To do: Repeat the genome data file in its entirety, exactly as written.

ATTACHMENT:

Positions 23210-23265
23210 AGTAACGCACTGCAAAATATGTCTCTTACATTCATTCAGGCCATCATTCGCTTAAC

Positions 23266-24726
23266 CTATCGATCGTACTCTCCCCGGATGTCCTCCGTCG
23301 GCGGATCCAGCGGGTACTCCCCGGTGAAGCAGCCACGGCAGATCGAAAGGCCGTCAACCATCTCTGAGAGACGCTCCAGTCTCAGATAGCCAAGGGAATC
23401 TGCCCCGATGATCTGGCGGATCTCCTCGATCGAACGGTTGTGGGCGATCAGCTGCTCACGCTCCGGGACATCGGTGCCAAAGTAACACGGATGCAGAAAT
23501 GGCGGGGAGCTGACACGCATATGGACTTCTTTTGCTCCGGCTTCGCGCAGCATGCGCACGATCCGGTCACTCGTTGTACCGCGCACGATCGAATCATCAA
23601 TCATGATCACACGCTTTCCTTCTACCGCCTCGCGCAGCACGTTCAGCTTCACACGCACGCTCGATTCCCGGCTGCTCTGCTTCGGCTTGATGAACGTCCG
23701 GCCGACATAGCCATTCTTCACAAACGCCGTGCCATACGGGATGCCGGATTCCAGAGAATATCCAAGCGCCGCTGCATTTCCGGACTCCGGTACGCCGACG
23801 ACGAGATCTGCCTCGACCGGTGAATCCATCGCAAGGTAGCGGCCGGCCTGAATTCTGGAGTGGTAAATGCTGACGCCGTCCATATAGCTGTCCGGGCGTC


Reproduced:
Positions 23210-23265
23210 AGTAACGCACTGCAAAATATGTCTCTTACATTCATTCAGGCCATCATTCGCTTAAC

Positions 23266-24726
23266 CTATCGATCGTACTCTCCCCGGATGTCCTCCGTCG
23301 GCGGATCCAGCGGGTACTCCCCGGTGAAGCAGCCACGGCAGATCGAAAGGCCGTCAACCATCTCTGAGAGACGCTCCAGTCTCAGATAGCCAAGGGAATC
23401 TGCCCCGATGATCTGGCGGATCTCCTCGATCGAACGGTTGTGGGCGATCAGCTGCTCACGCTCCGGGACATCGGTGCCAAAGTAACACGGATGCAGAAAT
23501 GGCGGGGAGCTGACACGCATATGGACTTCTTTTGCTCCGGCTTCGCGCAGCATGCGCACGATCCGGTCACTCGTTGTACCGCGCACGATCGAATCATCAA
23601 TCATGATCACACGCTTTCCTTCTACCGCCTCGCGCAGCACGTTCAGCTTCACACGCACGCTCGATTCCCGGCTGCTCTGCTTCGGCTTGATGAACGTCCG
23701 GCCGACATAGCCATTCTTCACAAACGCCGTGCCATACGGGATGCCGGATTCCAGAGAATATCCAAGCGCCGCTGCATTTCCGGACTCCGGTACGCCGACG
23801 ACGAGATCTGCCTCGACCGGTGAATCCATCGCAAGGTAGCGGCCGGCCTGAATTCTGGAGTGGTAAATGCTGACGCCGTCCATATAGCTGTCCGGGCGTC